WiN Fund co-founder Pradeep Kakkattil, pointed to a worrying statistic: Only 2% of venture capital investments globally go to women-led enterprises, despite the fact that women-led businesses deliver 35% higher returns and create 6 times more jobs. 

Celebrating differences

The Sandbox and the organization People of Crypto Lab (POC) debuted the ‘Valley of Belonging.’’ They described it as a ‘cultureverse’ or a diversity, equity and inclusivity hub in the metaverse that highlights the importance of an equitable Web3 community. That means using their virtual space to amplify creators, developers and brands that represent people of all races, ethnicity and backgrounds.

Their first project onboarded the cosmetics brand NYX Professional Makeup in The Sandbox to celebrate Pride Month via an 8,430 NFT avatar collection featuring voxelized makeup looks on the avatars.

Avatar traits included over 36 skin shades and eight NYX looks to show that makeup has no gender or sexual orientation. Additional customizable traits ranged from prosthetic limbs to various Muslim head coverings such as the hijab. 

This activation even sought to represent handicapped community members by including non-player characters (NPCs) in wheelchairs, guiding players through special quests and mini games.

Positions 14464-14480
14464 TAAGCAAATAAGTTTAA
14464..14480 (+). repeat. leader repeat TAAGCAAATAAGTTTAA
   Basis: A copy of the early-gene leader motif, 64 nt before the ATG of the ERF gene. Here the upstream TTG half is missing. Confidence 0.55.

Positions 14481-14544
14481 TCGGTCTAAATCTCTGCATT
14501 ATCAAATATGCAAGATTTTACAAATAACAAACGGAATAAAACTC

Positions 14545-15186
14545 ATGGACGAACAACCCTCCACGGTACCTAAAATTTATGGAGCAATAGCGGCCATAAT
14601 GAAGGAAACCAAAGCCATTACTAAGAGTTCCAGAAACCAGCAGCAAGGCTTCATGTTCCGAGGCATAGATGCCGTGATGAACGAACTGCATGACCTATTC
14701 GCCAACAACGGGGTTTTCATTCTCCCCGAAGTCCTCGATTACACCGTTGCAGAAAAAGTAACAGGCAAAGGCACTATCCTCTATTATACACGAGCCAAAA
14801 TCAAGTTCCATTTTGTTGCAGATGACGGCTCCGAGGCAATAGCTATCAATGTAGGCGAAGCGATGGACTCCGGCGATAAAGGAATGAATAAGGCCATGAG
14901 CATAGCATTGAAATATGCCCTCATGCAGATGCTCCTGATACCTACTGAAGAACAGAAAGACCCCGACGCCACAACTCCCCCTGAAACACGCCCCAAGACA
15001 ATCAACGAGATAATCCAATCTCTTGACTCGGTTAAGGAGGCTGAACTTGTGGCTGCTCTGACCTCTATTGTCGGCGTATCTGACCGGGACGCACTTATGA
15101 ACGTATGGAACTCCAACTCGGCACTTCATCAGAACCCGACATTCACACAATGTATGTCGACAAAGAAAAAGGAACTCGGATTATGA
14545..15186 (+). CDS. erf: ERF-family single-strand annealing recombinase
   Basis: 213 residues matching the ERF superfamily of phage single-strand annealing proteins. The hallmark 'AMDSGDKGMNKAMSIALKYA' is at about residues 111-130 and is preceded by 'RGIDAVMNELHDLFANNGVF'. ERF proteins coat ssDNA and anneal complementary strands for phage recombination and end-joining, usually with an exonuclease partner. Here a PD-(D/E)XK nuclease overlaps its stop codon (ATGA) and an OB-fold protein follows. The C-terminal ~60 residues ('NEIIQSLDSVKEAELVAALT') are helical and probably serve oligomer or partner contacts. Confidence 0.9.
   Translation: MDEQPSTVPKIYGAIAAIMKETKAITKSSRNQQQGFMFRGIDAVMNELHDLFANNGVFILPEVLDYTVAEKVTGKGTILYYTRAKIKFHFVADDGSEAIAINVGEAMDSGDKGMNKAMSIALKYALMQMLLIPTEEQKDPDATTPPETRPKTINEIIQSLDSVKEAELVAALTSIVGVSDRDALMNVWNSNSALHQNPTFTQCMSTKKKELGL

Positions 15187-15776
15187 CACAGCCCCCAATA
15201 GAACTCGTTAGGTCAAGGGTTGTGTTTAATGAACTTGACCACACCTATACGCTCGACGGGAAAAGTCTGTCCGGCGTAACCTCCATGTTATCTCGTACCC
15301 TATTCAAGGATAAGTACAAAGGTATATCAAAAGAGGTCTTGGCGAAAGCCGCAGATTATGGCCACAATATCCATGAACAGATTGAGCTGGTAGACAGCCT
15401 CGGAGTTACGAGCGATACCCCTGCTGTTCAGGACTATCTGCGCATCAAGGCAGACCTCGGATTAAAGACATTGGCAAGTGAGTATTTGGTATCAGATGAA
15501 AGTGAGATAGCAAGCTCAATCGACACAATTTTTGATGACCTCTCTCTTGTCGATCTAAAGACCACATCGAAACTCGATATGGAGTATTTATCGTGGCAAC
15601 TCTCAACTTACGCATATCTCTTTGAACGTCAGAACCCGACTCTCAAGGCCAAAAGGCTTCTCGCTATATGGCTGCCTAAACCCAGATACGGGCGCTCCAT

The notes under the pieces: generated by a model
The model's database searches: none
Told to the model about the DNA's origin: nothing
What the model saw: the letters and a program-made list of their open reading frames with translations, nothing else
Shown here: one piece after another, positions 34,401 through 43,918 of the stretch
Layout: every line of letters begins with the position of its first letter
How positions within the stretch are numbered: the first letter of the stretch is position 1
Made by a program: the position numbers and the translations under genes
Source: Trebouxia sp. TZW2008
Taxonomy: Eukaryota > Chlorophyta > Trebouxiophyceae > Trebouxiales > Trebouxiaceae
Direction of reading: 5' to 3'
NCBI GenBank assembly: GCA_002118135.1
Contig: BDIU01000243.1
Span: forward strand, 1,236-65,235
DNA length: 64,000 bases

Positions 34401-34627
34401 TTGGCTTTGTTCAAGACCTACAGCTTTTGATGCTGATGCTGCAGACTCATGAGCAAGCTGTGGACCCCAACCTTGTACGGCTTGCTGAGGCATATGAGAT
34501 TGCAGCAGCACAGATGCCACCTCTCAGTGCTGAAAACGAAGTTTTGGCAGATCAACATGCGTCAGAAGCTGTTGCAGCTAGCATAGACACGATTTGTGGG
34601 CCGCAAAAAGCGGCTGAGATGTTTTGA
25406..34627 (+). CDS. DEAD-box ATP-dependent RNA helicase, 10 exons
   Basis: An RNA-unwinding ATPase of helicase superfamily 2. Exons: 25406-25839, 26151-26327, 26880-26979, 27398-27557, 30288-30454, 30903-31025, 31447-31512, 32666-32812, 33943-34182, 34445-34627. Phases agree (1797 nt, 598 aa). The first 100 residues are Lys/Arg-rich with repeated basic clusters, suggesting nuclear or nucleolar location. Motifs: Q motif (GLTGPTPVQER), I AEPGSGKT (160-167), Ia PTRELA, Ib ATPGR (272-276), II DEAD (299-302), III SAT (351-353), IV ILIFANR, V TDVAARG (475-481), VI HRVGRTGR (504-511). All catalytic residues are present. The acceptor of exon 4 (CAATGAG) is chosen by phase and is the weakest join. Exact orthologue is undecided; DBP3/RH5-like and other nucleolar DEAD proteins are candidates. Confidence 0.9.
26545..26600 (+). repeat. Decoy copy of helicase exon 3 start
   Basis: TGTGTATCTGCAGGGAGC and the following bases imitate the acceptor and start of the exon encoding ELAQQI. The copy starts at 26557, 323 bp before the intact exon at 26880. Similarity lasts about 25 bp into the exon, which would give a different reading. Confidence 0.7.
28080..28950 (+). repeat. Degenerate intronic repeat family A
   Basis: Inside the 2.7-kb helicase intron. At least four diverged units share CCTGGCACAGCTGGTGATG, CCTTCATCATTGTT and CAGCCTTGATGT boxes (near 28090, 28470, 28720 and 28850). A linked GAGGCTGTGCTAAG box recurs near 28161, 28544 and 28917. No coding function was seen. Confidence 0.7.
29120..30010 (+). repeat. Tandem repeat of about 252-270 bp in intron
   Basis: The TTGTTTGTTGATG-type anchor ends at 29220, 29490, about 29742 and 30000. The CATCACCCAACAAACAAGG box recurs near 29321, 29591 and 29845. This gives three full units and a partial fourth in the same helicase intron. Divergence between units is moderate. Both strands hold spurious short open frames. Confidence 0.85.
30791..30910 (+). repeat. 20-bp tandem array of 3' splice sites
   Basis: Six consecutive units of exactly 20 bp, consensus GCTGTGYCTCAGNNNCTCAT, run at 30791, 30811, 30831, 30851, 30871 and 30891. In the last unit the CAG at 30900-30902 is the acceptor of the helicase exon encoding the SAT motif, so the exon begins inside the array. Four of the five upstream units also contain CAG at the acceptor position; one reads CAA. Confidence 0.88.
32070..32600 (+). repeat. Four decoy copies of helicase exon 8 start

NYX donated 100% of its proceeds amounting to $50,000 from the sold out sale of the avatar NFTs to the Los Angeles LGBT Center.

Wildlife conservation

Netherlands-based decentralized carbon credit exchange Coorest and conservation consulting firm PLCnetwork of the Southern Hemisphere teamed up to tokenize individual real-world endangered animals at game reserves and privately owned conservation areas in Africa. These wildlife NFTs enable holders to sponsor an elephant, lion, cheetah or rhino. Profits from the sales will go toward food, shelter and security for the animals they represent.

Coorest — best known for operating an NFTrees CO2 compensation system that tokenizes yield-bearing assets or bonds and carbon credits that are tradable on the blockchain — partnered with PLCnetwork of the Southern Hemisphere with connections to wildlife reserves in South Africa, Zimbabwe and Botswana.

According to PLCnetwork founder Dr. Julia Baum, the main issue with on the ground wildlife conservation is that “it is costly and resources are often very limited.” Even for a private reserve with a generally bigger budget, the cost of taking care of an African bush elephant, for example, can be very expensive because it includes fencing, monitoring, 24-hour anti-poaching patrols and veterinary support.